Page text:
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 The AnywherePlaceHolder. Part 3. The AnywhereValidationSummaryPlaceHolder / Custom Controls / ASP. NET

Example of html page with IFrame. The .aspx page in the IFrame writes controls in it's parent

Introduction

When writing accessible websites, we are told that frames are wrong. But with web-applications for the local intranet of your company or your customers, frames can be very useful. But why is it that we ASP.NET developers rarely use frames for our web-applications? Not because we don't like frames, but because ASP.NET limits us to the page we are currently building, disallowing us to reach out of our 'frame' and altering other frames, without refreshing them constantly.

This article is part three of a trilogy, in which I present the AnywherePlaceHolder. A control that functions like a normal PlaceHolder (with children), but that enables you to render the child controls in any frame of your web-application. The control is built in the new ASP.NET 2.0 and uses generics and is deeply coupled with the ASP.NET 2.0 client side JavaScript functions.

If you did not read the first or second part of this article, I'd advice you to read them first: The AnywherePlaceHolder. Part 1: The Simple AnywherePlaceHolder and The AnywherePlaceHolder. Part 2: The Advanced AnywherePlaceHolder.

In the first part of this article, I'd present the BaseAnywherePlaceHolder and the SimpleAnywherePlaceHolder. The SimpleAnywherePlaceHolder is only used to explain the basics of the real AnywherePlaceHolder that was explained in part two. The SimpleAnywherePlaceHolder can write normal controls like Labels, Tables, GridViews to any desired frame.

In part two, I explained the working of the AnywherePlaceHolder that enables you to write basically any content, including submit buttons, to any other frame, with respect to their functionality. Even JavaScript code still works.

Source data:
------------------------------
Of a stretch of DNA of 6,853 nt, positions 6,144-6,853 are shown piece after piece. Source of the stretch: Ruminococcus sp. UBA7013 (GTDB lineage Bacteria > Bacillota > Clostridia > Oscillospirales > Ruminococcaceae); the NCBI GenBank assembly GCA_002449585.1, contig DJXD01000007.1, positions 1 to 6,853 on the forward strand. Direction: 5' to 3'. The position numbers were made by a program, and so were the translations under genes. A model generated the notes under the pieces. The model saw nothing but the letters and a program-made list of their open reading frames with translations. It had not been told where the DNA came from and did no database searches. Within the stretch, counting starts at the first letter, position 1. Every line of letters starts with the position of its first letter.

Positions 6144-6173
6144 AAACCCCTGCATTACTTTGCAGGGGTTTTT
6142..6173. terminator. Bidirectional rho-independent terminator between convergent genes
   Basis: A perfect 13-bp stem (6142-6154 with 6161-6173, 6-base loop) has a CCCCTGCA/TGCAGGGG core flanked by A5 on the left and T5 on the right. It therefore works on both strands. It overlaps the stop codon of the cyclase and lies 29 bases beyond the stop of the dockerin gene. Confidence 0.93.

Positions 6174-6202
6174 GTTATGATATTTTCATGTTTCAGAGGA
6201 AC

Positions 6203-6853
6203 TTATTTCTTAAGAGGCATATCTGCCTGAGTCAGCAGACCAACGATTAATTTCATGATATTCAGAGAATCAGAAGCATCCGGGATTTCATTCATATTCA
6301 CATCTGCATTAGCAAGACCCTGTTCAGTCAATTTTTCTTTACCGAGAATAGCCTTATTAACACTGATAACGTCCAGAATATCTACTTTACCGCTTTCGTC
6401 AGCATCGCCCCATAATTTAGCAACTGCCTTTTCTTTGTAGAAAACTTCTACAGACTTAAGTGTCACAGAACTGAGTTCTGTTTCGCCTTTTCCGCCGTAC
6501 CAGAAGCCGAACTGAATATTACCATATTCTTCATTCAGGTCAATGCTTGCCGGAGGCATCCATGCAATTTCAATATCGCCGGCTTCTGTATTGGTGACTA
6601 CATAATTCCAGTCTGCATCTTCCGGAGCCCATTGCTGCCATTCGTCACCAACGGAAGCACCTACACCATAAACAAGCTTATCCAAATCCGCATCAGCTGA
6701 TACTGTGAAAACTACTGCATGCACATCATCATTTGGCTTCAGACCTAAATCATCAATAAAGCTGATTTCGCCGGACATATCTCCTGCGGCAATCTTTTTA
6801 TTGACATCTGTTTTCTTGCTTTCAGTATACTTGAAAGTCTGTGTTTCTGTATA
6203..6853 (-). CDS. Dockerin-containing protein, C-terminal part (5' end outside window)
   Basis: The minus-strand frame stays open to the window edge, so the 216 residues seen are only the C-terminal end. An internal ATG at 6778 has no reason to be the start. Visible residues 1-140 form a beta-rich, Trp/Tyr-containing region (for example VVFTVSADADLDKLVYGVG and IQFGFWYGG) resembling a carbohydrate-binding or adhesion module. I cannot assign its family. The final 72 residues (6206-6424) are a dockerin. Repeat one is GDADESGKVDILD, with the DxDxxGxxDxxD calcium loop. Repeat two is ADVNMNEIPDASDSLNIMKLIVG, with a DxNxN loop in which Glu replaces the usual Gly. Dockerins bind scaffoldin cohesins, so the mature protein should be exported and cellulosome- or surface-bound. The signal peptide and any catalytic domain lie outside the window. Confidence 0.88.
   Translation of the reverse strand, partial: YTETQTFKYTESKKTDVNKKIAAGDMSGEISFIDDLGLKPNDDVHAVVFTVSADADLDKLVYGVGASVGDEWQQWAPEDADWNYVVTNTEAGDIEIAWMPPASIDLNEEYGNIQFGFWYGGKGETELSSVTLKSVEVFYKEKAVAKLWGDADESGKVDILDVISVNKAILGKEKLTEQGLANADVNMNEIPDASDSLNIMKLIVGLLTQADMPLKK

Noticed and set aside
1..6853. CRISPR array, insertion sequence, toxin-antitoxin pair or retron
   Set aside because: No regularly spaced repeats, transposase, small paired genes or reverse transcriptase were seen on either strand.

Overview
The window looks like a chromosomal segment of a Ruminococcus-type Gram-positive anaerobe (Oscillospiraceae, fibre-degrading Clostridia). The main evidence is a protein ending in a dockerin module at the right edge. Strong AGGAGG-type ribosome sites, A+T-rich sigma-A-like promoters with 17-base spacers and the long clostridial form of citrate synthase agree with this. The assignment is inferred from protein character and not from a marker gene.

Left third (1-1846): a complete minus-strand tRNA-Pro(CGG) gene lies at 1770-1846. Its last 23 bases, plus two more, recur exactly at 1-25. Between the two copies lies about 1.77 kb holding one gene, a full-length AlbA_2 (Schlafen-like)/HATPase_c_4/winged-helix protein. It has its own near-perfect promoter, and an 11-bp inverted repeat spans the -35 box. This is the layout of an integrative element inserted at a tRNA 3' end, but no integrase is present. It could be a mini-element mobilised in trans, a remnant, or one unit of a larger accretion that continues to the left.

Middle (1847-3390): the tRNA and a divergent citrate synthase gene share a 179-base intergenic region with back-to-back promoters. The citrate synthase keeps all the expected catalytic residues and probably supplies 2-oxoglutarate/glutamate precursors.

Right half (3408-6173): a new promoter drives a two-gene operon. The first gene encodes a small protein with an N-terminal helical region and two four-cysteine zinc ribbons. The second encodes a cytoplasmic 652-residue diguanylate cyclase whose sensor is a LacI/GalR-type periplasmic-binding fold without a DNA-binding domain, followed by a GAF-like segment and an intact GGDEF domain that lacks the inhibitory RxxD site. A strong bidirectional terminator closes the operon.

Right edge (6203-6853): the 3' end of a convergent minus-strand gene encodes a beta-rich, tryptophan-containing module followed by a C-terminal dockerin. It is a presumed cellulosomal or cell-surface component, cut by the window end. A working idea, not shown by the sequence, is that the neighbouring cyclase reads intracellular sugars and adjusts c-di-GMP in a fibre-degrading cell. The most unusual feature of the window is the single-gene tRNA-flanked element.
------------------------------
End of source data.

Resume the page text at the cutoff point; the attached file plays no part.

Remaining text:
In this part, I will explain the working of the AnywhereValidationSummaryPlaceHolder. It inherits from BaseAnywherePlaceHolder and has the functionality of a normal ValidationSummary. This special PlaceHolder allows you to write your custom messages and validation error messages into the frame of choice.

References

The AnywhereValidationSummaryPlaceHolder uses the JavaScriptBuilder class, which is designed by Paul Riley. See the JavaScriptBuilder: JavaScript Handler Class for Custom Controls here at The Code Project.

ASP.NET 2.0

This project is written for ASP.NET 2.0, and will not compile under .NET 1.x. However I believe that it can be ported back to .NET 1.x, with a little bit of effort.

Using the code

In this part, we'll be examining the AnywhereValidationSummaryPlaceHolder class. Below is the class diagram:

The class diagram

The AnywhereValidationSummaryPlaceHolder inherits from BaseAnywherePlaceHolder, but in contrast with the AnywherePlaceHolder (discussed in part two) this class is really a System.Web.UI.WebControls.ValidationSummary in disguise. Look at the AnywhereValidationSummaryPlaceHolder's code:

public class AnywhereValidationSummaryPlaceHolder : BaseAnywherePlaceHolder
{
    private ValidationSummary _validationSummary;

    /// <summary>Constructor</summary>
    public AnywhereValidationSummaryPlaceHolder()
        : base()
    {
        this._validationSummary = new ValidationSummary();

        this.SourceControl = this._validationSummary;
        
        // Adding the controls to the hierarchy.
        this.Controls.Add(this._validationSummary);
    }

    // Some code left out
    
    #region ValidationSummary members

    public override Color BackColor
    {
        get { return this._validationSummary.BackColor; }
        set { this._validationSummary.BackColor = value; }
    }

    public override BorderStyle BorderStyle
    {
        get { return this._validationSummary.BorderStyle; }